‘Weetabix’ flats plan off Leith Walk rejected

The old Royal Mail site. Picture: Malcolm McCurrach
The old Royal Mail site. Picture: Malcolm McCurrach
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PLANS to build flats likened to Weetabix blocks on the site of a former bus depot have met a sticky end.

Developer Barratt wanted the cereal-shaped flats on land which also used to be home to Royal Mail sorting office off Leith Walk.

The original plans for the development were vetoed by Edinburgh City Council planners, and now the Evening News can reveal an appeal to the Scottish Government reporter has also been refused.

Last night, members of the heritage group the Cockburn Association said of the plans: “There was an awful lot wrong about it and, to be honest, it is hard to say anything good about it.”

Developers had moved to overturn a decision to refuse the 241-flat complex at Brunswick Road, which city planners had described as resembling a Soviet army camp.

However, the Holyrood reporter, Richard Bowden, upheld the council’s concerns about the scale and quality of housing concluding that “the proposal still lacks coherence and connectivity and would result in a characterless development offering poor residential amenity”.

Barratt East Scotland and Long Harbour, the firms behind the project, are understood to be dismayed at the double failure, which has forced them back to the drawing board.

The four-block development was to comprise one- and two-bedroom properties which failed to impress planning chiefs who face a huge struggle to deliver about 30,000 new properties by 2024.

In a bizarre turn, Barratt later claimed its planning bid had been “placed at an unfair disadvantage” because of live tweeting during the hearing.

The developer called online remarks by Euan Leitch, then assistant director of the Cockburn Association, a “running commentary from an egotistical consultee” and suggested his actions were a “contributing factor in the derailment of the application” which had been recommended for approval.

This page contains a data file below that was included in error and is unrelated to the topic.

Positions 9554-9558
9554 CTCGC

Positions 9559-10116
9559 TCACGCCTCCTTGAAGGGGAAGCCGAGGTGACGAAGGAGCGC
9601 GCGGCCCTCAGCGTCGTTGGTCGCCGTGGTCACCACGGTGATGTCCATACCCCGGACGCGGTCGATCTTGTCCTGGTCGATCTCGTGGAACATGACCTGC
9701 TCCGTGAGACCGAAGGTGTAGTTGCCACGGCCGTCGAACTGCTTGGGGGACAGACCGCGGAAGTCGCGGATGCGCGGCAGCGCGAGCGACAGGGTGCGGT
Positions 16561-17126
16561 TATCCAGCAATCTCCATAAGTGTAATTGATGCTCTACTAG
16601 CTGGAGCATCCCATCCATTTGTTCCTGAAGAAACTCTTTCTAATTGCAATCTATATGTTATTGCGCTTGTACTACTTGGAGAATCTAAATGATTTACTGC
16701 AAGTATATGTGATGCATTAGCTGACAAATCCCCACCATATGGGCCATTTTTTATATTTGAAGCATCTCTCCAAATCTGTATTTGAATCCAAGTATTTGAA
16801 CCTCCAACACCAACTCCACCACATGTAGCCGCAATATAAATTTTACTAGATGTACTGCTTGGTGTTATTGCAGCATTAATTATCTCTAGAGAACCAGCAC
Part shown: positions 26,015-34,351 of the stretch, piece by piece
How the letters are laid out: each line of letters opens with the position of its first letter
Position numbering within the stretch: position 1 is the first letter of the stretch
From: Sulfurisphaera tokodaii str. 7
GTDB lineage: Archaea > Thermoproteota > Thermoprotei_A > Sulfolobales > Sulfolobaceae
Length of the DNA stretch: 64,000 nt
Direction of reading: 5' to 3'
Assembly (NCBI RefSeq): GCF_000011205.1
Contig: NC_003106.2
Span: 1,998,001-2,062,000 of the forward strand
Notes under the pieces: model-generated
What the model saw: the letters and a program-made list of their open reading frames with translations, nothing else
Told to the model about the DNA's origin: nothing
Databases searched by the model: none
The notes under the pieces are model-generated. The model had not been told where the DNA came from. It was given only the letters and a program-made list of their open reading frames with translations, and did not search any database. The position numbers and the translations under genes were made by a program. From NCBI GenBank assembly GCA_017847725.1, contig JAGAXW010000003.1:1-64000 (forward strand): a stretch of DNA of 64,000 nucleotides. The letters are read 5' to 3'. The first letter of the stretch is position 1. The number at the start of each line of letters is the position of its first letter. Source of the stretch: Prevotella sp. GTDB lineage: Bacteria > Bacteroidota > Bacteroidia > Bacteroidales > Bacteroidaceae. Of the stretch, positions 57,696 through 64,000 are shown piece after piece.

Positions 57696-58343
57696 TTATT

“Overt” lobbying of councillors before and during the meeting, claimed Barratt, was “highly questionable from a professional and ethical point of view” and suggested the prospect of live tweeting should have been made clear.

Councillors on the committees refrain from commenting publicly on upcoming applications, fearing their remarks could prejudice the case.

Speaking in a personal capacity, Mr Leitch today reacted to the Scottish Government reporter’s ruling by saying it was “reassuring”. He agreed with the Cockburn’s comments and that “consent was refused because it was poor design not because of Twitter”.

Mr Leitch added: “Design matters to communities and the reporter’s decision should give members of the planning committee confidence to refuse consent when the design is substandard, as it was in this case.

“Hopefully Barratt will do better with their next proposals for the site, which everyone agrees is a superb location.”

Marion Williams, director of the Cockburn Association, said it was “obvious” the reporter would agree with the grounds for refusal because there was “good reason”.